L'île Prisonnière : 5 Good Reasons To Watch The France 2 Series
From Monday, February 13, France 2 is broadcasting a new series called The Prisoner Island, an ecological thriller co-written by Michel Bussi. We have listed for you 5 good reasons to watch this new fiction.
1- This series is signed Michel Bussi
The series L'île prisonnière to be discovered starting tonight on France 2 is worth a look because it offers a good story. And for good reason: it is the very first series written for television by Michel Bussi!
Of course, you have already seen the adaptations of three of his novels for the small screen, Maman a tort on France 2, Un avion sans elle on M6 and Le temps est assassin on TF1, but the Norman author with 721,000 books sold in 2021 alone had not participated in these adaptations...
This time, Michel Bussi has embarked on writing his first original series and the story he has imagined is surprising, to say the least. It revolves around a theme never before seen on television: radical ecological activism.
2- The scenario is original
The Prison Island series begins with a hostage situation. A score of armed activists land on Penhic, a small, quiet, isolated island off the coast of Brittany and arrest the inhabitants. The hostages are confined to the village school and everyone questions the motivations of the hostage-takers.
Alpha, the leader of the commando, has planned everything, except the shuttle that links the continent to Penhic every day. This boat escapes them and allows five passengers to hide on the island after having reached it by swimming.
About this project, Michel Bussi said: 'There was no question of making a story that I could have written in a novel. The author of about twenty crime novels explained that he wanted to do 'something radically different', which probably explains why the series tells a hostage situation and offers a very different plot from the classic crime series.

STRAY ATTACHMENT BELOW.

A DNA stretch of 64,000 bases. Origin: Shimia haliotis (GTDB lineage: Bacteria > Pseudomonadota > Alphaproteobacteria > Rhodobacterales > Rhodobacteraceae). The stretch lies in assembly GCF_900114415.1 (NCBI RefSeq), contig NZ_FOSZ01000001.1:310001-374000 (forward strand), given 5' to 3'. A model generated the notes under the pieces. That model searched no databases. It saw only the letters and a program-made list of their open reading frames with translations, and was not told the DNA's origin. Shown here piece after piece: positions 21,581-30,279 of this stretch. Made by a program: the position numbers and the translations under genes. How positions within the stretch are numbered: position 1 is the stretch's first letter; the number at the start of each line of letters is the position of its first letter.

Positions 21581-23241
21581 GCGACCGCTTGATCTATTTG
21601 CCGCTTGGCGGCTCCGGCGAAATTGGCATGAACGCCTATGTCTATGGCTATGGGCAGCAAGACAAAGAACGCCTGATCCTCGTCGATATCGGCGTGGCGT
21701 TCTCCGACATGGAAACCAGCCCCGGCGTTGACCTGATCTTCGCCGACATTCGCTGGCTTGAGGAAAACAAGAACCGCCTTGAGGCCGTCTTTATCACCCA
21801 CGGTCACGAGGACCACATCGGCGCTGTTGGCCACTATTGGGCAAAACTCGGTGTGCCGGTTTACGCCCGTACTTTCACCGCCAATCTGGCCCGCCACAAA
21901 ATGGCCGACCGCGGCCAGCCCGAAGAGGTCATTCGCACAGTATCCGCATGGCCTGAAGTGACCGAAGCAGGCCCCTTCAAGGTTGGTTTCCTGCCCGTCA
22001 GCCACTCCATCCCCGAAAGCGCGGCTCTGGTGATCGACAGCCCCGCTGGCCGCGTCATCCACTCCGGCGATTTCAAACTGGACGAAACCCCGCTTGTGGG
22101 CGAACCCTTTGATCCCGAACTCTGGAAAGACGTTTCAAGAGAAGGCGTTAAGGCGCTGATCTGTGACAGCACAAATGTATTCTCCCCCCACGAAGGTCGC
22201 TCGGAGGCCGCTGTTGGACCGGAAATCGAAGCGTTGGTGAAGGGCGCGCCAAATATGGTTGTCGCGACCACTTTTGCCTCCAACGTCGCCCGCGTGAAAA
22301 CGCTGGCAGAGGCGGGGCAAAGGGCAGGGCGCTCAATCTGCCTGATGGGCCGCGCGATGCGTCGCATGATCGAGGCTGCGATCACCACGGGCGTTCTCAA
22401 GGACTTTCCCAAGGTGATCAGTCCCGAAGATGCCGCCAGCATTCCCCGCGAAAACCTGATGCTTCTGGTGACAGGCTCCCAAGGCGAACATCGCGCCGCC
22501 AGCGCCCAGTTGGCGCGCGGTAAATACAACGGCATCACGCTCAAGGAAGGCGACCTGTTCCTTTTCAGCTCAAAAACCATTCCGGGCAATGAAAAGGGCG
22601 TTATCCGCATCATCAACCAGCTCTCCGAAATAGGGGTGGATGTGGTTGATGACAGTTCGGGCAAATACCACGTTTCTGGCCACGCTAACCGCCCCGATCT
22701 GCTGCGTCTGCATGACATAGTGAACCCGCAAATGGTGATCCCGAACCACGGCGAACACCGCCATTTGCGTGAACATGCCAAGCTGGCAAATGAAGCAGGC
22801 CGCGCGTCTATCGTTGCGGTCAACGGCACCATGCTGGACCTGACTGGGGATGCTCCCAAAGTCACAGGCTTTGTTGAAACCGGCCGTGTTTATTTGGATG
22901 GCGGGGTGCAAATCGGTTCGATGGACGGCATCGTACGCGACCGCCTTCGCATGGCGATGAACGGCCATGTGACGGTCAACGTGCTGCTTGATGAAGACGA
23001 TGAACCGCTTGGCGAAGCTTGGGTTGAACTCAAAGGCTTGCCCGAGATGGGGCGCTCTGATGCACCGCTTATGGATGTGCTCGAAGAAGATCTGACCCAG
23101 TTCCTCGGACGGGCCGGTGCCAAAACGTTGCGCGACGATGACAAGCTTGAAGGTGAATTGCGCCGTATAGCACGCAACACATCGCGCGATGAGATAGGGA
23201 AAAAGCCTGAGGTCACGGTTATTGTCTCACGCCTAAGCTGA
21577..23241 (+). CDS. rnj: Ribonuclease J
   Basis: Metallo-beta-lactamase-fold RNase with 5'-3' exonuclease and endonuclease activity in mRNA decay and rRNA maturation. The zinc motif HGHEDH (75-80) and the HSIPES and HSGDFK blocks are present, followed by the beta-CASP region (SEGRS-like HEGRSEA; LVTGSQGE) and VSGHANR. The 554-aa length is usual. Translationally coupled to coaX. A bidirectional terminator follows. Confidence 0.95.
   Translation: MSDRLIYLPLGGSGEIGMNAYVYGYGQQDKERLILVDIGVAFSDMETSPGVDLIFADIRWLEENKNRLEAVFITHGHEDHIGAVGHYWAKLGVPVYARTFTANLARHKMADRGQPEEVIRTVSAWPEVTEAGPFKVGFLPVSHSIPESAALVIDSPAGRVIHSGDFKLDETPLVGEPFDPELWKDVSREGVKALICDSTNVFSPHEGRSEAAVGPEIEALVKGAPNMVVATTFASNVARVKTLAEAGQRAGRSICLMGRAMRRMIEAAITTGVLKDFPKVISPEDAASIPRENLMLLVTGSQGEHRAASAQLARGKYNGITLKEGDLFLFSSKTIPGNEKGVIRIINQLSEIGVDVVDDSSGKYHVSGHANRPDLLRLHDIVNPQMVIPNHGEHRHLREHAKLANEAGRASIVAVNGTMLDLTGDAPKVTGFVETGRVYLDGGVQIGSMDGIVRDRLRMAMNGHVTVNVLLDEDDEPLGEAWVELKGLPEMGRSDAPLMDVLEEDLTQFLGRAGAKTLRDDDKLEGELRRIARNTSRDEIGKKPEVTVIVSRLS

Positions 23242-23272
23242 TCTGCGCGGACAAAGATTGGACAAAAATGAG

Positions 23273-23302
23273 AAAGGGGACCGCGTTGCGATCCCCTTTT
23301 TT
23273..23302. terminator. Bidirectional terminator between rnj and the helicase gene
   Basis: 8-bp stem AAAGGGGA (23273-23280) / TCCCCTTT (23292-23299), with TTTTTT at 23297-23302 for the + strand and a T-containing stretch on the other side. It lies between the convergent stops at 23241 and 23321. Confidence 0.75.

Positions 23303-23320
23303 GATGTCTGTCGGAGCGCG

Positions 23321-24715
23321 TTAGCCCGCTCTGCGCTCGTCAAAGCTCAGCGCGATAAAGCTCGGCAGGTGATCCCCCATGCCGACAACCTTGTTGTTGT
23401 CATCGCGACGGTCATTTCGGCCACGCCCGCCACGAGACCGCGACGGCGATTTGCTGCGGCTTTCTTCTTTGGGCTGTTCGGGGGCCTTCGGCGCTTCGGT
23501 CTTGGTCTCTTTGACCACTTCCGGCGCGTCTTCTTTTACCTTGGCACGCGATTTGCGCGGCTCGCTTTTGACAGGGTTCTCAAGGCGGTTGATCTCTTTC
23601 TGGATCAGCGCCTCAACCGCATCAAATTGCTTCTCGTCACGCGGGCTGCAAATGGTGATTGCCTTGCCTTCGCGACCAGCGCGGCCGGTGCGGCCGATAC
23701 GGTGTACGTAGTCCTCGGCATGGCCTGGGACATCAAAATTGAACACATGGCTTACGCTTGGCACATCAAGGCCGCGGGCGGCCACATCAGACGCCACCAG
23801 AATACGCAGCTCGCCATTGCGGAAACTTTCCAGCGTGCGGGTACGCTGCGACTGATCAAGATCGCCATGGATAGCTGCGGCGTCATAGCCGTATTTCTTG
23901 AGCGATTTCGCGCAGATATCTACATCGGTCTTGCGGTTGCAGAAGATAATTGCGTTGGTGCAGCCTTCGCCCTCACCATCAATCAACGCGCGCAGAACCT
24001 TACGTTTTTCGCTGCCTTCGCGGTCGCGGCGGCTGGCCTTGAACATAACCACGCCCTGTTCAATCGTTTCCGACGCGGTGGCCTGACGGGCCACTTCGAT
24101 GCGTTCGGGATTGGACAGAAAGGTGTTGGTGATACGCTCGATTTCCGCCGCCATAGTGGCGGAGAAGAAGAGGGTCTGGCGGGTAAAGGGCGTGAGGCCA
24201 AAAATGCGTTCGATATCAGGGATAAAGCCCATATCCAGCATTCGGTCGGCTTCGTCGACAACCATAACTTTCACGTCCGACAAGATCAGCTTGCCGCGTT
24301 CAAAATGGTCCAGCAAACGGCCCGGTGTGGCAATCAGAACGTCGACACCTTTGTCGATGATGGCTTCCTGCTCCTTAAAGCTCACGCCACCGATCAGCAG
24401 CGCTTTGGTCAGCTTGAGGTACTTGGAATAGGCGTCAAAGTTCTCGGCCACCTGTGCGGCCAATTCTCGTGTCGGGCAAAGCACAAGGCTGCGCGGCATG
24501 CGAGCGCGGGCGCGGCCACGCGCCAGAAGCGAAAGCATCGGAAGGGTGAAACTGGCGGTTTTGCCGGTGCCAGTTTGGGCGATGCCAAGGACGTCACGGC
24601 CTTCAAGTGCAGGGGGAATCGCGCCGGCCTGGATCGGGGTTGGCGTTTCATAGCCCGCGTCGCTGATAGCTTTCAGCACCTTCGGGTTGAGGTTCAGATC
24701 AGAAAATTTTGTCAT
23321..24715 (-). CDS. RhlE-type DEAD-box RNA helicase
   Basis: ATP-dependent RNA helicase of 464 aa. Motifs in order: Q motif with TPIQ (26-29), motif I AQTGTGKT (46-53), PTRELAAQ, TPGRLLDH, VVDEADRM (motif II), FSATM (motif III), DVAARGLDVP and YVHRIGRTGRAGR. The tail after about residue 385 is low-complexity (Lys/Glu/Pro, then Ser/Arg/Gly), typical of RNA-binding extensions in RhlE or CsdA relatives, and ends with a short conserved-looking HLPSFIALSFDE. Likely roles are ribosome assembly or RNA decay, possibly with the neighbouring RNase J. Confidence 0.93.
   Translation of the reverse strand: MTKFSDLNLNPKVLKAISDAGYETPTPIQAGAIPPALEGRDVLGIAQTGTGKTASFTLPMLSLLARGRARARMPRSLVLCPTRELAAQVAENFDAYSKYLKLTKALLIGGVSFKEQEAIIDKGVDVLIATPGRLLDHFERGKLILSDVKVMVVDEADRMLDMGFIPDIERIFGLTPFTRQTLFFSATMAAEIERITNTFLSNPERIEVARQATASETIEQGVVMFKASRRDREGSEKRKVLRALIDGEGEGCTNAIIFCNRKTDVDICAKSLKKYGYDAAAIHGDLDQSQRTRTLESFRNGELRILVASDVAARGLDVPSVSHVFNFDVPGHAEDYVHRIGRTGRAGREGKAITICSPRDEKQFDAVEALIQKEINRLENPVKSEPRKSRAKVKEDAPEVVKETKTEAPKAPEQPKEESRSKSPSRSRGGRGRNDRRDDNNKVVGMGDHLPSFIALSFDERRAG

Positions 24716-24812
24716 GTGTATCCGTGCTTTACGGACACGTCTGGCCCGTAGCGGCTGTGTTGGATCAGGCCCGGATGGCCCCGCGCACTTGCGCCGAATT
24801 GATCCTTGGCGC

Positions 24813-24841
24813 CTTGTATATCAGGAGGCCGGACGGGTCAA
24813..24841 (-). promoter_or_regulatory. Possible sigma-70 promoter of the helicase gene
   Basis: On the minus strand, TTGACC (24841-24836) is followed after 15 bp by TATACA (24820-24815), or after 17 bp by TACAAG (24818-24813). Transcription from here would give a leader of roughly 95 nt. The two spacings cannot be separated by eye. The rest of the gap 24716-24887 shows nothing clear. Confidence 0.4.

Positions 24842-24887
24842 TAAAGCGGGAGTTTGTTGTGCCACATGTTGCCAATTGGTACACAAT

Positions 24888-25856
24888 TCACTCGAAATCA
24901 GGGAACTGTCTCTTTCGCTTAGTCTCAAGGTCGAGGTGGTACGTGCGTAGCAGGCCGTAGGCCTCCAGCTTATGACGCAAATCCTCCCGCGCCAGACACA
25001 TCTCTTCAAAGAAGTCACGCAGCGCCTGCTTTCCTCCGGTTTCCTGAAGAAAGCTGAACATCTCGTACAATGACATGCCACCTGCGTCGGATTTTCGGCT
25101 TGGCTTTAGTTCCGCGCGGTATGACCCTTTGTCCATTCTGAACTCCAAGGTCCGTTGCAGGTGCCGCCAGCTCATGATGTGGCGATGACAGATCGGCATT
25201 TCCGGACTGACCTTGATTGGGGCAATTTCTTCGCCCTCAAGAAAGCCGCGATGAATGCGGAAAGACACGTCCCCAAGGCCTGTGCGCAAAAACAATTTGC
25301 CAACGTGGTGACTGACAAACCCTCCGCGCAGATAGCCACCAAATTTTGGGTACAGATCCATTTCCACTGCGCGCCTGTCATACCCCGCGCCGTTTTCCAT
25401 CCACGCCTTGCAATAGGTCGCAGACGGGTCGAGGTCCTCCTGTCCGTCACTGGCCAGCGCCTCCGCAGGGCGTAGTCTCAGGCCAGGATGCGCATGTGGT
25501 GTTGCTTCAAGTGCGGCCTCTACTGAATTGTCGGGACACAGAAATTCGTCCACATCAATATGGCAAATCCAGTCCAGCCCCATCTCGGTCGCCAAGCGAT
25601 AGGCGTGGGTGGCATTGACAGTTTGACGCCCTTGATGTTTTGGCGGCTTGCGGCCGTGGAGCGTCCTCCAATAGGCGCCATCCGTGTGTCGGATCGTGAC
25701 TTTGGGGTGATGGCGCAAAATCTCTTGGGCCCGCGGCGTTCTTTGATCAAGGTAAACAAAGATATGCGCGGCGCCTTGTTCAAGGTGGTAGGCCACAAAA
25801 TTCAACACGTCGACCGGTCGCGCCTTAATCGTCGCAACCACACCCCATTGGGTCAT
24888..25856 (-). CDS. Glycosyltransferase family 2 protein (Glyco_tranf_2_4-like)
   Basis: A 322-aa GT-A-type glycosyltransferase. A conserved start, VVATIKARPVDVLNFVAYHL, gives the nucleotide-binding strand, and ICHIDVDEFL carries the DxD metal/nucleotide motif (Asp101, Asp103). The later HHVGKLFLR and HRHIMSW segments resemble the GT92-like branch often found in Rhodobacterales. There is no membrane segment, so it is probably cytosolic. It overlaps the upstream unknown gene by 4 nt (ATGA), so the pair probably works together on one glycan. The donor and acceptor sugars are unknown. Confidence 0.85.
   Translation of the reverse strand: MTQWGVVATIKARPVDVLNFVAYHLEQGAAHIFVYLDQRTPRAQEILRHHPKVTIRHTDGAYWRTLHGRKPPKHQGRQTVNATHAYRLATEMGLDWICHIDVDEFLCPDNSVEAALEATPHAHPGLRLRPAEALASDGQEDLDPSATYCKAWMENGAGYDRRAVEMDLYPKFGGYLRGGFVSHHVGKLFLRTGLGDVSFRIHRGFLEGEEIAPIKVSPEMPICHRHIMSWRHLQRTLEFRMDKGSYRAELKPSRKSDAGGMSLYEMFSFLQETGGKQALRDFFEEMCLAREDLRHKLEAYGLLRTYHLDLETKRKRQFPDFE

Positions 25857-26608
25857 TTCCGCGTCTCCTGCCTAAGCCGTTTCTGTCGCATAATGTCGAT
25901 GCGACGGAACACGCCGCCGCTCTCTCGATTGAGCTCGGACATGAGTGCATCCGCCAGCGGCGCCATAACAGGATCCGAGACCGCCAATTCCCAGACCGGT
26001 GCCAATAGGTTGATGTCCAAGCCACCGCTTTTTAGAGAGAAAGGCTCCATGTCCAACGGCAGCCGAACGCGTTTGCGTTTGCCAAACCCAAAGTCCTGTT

3- The actors are convincing
To carry this well-crafted ecological thriller, the production called on faces well known to viewers. The cast is convincing, starting with Lannick Gautry as Alpha, the leader of the hostage takers.
Faced with this commando, the inhabitants of this small island that lives to the rhythm of the sea form a tight-knit community, at least in appearance. The author explained that his idea was 'to really reconstitute a whole microcosm and make it explode', under the pressure of an unexpected event, with stakes much higher than those of the daily.
The series L'île prisonnière thus benefits from a whole gallery of characters, including the mayor played by Antoine Duléry, the island doctor, Candice the shepherdess, Yannick the fisherman, Mado the rebel (played by Anouk Grinberg) and Chris (Deborah François) who raises a deaf and dumb child ...
4- The landscapes are beautiful
Although The Prisoner's Island series relies primarily on the mystery surrounding the intentions of the hostage takers, it also has a major strength its beautiful setting.
Although Penhic is an imaginary island, the series was really shot in Brittany on the port of Doëlan.
This place in the commune of Clohars-Carnoët in Finistère is a small maritime jewel. So the series offers absolutely wonderful images of the Breton coastline and landscapes.
5- The suspense is well maintained
Michel Bussi being one of the masters of the genre, viewers can expect a particularly gripping thriller, with a well-crafted script.
From the very first minutes, many questions arise about the identity of the hostage takers, their motivations and their intentions. Although they claim to be pacifists, they do not hesitate to kill the commander of the speedboat and to shoot an old man...
Then begins an agonizing huis-clos between the hostage-takers and the sequestered inhabitants. Throughout the six episodes of this new fiction, the suspense is well maintained and the tension does not fall.
Fans of Michel Bussi and other fans of thrillers will be delighted. Despite some length, this mystery thriller on a small Breton island will keep them on the edge of their seats every Monday night at 9:10 pm on France 2.